Some cite Curb Your Enthusiasm and Seinfeld, for the apparent plotlessness of the episodes, and the way that the comedy seems to stem from the unremarked quirks of everyday life.
Sex And The City is an obvious benchmark (and has itself been undergoing a bit of feminist reappraisal recently), because of its focus on the uncertainties and the black comedy of the dating game.
And a more obvious recent parallel is Donald Glover’s playful Atlanta, a comedy that sometimes dares not to be funny, plays with the persona of its creator and makes its own rules.
None of which really prepares you for the rapid-fire energy of Rae’s creation, which grew out of her web series Awkward Black Girl.
That explored the black late-twenties experience in an under-exposed part of LA.
Midway through season three, Issa finds she needs moral support; Issa and Kelly try to persuade Molly to date someone new; and the girls attend Tiffany’s baby shower.
The Mighty Redcar - BBC2, 9pm
Dan Dewsbury’s warm-hearted documentary about the hopes and dreams of a group of young people in Redcar, North Yorkshire, is so engaging and optimistic that it’s sometimes possible to forget the slim margins by which their futures are decided.
This week the show focuses on 15-year-old Safy, who has won a scholarship to a private school in York. She wants to become a top netball player but her mother Aicha must find 10 per cent of the fees, while still struggling to provide for Safy’s younger brother and two sisters. Meanwhile, Jess’s apprenticeship is drawing to a close. Bean and Tom have tough choices. James’s struggle to keep his life on the straight and narrow continues.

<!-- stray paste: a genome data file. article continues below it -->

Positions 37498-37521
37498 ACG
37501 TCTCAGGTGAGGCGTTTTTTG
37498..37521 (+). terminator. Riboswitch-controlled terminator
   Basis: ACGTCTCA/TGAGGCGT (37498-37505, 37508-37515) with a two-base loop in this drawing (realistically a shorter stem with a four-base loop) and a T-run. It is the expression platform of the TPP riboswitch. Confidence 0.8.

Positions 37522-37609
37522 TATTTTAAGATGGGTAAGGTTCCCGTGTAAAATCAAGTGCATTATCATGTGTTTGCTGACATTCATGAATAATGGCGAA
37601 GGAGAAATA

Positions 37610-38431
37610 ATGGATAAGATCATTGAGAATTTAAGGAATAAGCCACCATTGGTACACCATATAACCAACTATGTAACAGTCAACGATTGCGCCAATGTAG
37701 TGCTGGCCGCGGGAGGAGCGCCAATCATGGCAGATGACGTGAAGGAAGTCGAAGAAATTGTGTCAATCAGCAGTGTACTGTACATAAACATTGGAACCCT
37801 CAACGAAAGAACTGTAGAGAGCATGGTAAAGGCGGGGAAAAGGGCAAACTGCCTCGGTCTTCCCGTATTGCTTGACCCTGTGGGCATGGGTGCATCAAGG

Blue Steel - London Live, 10pm
Soon, probably around October 31, Jamie Lee Curtis will be back on screen combating a faceless psychopath, a situation more comforting than this one, where her cop Megan Turner is seduced by psychopath Eugene Hunt (Ron Silver).
Unbeknown to her, Hunt has used her sidearm to commit several killings in this taut thriller.
London Go - Tomorrow, London Live, 7pm
Swanky gilded venues are the last place you’ll find Pop-Up Opera performing, this company taking the art to venues far removed from its often lofty surroundings — it would organise a Purcell up in a brewery to break new ground.
This week director John Wilkie and soprano Alice Privett from Pop-Up Opera will be with host Luke Blackall in the studio to discuss their new interpretation of Bizet’s La Tragédie de Carmen, which begins a run across London in unusual venues. Wilkie’s version is set at the end of the Spanish Civil War and this tour, chosen to bring opera to a wider audience, includes performances in Hayman’s Distillery in Balham, the Masonic temple in the Andaz Hotel, and the Asylum in Peckham.
Quacks - BBC iPlayer
The national mourning will be brief but it’s a shame the BBC has decided not to recommission James Wood’s comedy on Victorian doctors. Wood wrote Rev, a comedy of understatement, but Quacks wore its quirks on the outside, and the cast included Rory Kinnear as a flashy surgeon and Rupert Everett, below, as the appalling principal of the medical school. Catch it before it falls from the iPlayer.
Reflections: The Prime Ministers We Never Had - BBC iPlayer
A new series of Steve Richards’s unscripted political talks starts with this reflection on Michael Heseltine, who, Richards says, was seen through the lens of his own ambition. He “flounced out” of Mrs Thatcher’s Cabinet
in 1986 in a dispute over helicopters. “Thatcher … wasn’t sure what happened — if he had popped to the loo or had left the Cabinet.” Would a few second takes hurt? Probably not.